The next Formbook campaign today is a bit of a cock-up from the malware bad actors. The email invites you to quote for 720 of an unspecified object, the details being in the attached file. This is where they have made the mistake and made it less likely that anybody receiving the email will easily be infected. Firstly the attachment has a .ace suffix. .ace are a sort of zip that needs special software to extract them. Windows and many common unzipping utilities don’t natively deal with .ace files. But to add the icing to the cake, it is not a .ace file at all but a .rar that is wrongly named so will not extract without renaming the file to .rar.
They use email addresses and subjects that will entice a user to read the email and open the attachment. A very high proportion are being targeted at small and medium size businesses, with the hope of getting a better response than they do from consumers.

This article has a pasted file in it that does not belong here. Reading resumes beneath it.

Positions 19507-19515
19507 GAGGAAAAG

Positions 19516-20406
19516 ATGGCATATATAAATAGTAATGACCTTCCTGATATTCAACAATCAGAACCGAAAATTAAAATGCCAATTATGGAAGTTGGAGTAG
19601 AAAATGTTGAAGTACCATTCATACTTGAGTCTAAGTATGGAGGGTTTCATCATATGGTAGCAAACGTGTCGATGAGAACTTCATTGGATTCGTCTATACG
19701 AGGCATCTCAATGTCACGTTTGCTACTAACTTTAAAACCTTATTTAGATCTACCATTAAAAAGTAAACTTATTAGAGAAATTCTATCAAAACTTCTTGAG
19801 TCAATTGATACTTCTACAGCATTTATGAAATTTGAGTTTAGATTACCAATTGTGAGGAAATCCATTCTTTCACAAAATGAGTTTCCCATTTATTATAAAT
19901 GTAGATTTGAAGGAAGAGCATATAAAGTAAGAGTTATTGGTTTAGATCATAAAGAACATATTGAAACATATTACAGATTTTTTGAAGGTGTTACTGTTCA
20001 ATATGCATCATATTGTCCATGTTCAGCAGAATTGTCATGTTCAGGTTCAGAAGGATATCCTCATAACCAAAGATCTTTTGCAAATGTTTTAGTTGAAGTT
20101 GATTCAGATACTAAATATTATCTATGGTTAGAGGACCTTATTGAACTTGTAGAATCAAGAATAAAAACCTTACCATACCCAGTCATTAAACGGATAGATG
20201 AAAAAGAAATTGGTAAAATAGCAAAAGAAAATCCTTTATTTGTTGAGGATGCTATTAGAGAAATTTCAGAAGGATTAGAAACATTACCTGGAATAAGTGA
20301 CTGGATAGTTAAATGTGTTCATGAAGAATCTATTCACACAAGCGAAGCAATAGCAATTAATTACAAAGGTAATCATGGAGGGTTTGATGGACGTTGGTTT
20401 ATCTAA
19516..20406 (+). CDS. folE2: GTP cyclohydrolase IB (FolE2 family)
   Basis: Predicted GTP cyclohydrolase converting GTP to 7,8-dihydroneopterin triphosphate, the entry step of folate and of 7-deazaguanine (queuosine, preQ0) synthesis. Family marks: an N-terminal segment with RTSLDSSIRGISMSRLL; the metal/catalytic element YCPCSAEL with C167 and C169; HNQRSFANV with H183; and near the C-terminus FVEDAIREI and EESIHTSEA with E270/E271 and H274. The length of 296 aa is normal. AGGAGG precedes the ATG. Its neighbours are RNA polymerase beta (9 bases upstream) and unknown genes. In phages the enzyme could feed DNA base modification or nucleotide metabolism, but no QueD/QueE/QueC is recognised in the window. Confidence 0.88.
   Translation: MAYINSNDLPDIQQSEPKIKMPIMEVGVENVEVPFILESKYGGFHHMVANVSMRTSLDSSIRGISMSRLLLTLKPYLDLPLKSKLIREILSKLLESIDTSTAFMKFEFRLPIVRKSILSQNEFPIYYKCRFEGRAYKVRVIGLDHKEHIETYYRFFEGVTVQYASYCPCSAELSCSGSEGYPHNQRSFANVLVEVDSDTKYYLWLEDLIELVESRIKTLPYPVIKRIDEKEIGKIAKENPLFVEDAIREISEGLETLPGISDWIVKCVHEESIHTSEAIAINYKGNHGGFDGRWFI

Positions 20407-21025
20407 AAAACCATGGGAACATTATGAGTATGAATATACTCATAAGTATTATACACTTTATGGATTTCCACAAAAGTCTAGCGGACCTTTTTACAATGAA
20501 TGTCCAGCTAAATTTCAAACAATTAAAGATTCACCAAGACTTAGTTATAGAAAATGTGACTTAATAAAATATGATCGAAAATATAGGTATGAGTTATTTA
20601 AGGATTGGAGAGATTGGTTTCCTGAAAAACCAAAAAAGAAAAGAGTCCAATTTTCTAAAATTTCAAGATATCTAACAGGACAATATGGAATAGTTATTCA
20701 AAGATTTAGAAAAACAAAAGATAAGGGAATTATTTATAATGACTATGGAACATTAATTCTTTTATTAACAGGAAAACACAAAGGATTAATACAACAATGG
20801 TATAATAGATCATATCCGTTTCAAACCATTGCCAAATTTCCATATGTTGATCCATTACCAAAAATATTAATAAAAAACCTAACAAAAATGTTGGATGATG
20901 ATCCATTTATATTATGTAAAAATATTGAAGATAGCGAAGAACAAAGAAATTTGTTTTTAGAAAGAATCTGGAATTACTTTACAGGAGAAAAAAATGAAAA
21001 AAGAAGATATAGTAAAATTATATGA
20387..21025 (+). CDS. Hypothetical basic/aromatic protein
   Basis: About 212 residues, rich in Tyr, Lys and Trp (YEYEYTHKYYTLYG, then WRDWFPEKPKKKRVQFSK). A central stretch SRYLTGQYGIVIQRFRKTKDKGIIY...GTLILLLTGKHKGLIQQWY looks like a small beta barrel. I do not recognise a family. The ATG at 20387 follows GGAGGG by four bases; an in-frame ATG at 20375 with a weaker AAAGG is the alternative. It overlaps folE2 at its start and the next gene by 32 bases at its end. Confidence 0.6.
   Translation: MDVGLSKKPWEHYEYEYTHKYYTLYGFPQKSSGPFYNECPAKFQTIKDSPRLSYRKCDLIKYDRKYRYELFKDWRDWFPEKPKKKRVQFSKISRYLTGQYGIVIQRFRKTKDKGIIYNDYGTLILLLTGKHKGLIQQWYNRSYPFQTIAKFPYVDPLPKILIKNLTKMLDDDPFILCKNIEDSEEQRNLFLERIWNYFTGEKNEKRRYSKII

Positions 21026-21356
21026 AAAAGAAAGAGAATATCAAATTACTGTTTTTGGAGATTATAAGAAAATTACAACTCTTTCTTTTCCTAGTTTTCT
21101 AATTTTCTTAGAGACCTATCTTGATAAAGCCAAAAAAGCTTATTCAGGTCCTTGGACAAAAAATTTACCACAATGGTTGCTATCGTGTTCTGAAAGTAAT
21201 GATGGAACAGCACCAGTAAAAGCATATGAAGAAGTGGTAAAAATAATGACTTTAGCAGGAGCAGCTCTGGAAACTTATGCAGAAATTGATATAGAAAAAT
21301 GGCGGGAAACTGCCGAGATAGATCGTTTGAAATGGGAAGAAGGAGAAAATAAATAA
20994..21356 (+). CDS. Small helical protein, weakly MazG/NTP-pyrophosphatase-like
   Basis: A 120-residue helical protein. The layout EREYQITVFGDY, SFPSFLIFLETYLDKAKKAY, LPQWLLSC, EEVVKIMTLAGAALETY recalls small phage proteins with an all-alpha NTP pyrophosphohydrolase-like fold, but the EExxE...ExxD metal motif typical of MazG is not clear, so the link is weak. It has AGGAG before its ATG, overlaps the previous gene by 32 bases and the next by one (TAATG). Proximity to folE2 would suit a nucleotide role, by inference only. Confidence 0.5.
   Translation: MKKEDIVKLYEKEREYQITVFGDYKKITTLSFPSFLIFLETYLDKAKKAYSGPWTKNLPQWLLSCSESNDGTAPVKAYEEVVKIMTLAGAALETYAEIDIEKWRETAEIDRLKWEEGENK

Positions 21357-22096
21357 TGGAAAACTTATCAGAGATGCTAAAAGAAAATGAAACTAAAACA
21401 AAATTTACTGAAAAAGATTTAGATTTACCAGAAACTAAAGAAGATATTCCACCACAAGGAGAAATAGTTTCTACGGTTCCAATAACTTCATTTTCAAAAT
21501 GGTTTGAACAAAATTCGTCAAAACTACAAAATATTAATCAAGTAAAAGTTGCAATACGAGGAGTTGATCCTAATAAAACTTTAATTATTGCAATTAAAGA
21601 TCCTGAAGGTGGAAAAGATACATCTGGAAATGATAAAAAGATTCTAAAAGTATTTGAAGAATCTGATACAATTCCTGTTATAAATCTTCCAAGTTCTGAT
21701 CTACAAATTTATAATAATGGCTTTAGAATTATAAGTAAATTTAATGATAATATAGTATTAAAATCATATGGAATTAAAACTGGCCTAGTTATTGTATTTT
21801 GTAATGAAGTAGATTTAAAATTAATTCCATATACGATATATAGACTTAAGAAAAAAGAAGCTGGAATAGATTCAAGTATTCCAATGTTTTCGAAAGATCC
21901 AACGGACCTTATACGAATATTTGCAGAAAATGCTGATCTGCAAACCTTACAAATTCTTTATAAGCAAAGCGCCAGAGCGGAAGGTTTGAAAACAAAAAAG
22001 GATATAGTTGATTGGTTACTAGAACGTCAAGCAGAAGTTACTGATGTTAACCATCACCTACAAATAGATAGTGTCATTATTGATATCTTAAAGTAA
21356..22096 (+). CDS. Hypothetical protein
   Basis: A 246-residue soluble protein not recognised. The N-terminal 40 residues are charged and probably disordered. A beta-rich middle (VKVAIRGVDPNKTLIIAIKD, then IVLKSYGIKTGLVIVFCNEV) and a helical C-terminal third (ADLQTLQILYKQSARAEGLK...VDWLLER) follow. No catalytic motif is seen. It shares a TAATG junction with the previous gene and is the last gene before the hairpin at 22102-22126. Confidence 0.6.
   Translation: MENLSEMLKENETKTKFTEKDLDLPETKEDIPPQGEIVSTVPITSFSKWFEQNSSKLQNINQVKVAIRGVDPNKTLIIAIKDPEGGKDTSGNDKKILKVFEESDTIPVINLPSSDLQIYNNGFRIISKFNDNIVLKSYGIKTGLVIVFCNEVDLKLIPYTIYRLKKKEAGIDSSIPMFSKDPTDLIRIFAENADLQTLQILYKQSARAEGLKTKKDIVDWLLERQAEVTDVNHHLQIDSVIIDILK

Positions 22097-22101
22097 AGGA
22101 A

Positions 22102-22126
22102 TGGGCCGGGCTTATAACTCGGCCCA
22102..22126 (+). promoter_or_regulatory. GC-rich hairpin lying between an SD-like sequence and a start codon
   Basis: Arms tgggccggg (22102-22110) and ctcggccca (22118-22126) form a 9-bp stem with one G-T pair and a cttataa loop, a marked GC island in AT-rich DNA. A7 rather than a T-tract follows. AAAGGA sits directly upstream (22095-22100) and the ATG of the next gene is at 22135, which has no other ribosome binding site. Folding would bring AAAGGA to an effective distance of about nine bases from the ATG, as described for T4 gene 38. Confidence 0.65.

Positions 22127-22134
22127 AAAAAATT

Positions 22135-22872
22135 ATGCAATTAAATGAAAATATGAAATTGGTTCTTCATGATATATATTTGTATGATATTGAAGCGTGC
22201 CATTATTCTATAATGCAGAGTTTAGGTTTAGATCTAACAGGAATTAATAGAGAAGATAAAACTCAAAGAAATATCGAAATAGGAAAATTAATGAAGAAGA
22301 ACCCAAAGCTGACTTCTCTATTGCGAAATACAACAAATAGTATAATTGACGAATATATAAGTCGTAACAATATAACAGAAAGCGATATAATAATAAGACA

You can now submit suspicious sites, emails and files via our Submissions system
It is extremely unlikely that Wintershall Trading Group actually exists. This email appears to come from a fraudulently set up account on AS14061 DigitalOcean which simply has this content on the webspace
This malware file downloads from
One of the emails looks like:
From: Haithem K. Othman <firstname.lastname@example.org>
Date: Mon 21/01/2019 12:06
Subject: Contract 2019 – Stock Order Inquiry – MUSANADA EU036-2019
Attachment: Order Inquiry – MUSANADA EU036-2019.pdf.ace
We invite you to quote us your best price and availability for the following enquiry. MUSANADA EU036-2019
S.NO DESCRIPTION QTY BRAND 1 INQUIRY-MUSANADA EU036-2019
Note: Dial Size 2’’
720 AS DESCRIBED IN ATTACHMENT
If you need any further information or assistance please feel free to contact us.
We are looking forward for your prompt and positive response.
Haithem K. Othman
Wintershall Trading Group.
Tel : +971-2-4466683
Fax : +971-2-4466483
P.O Box 46353, Abu Dhabi-UAE
|220.127.116.11||rdns0.wintershalltradinggroup.ga||Santa Clara||California||US||AS14061 DigitalOcean, LLC|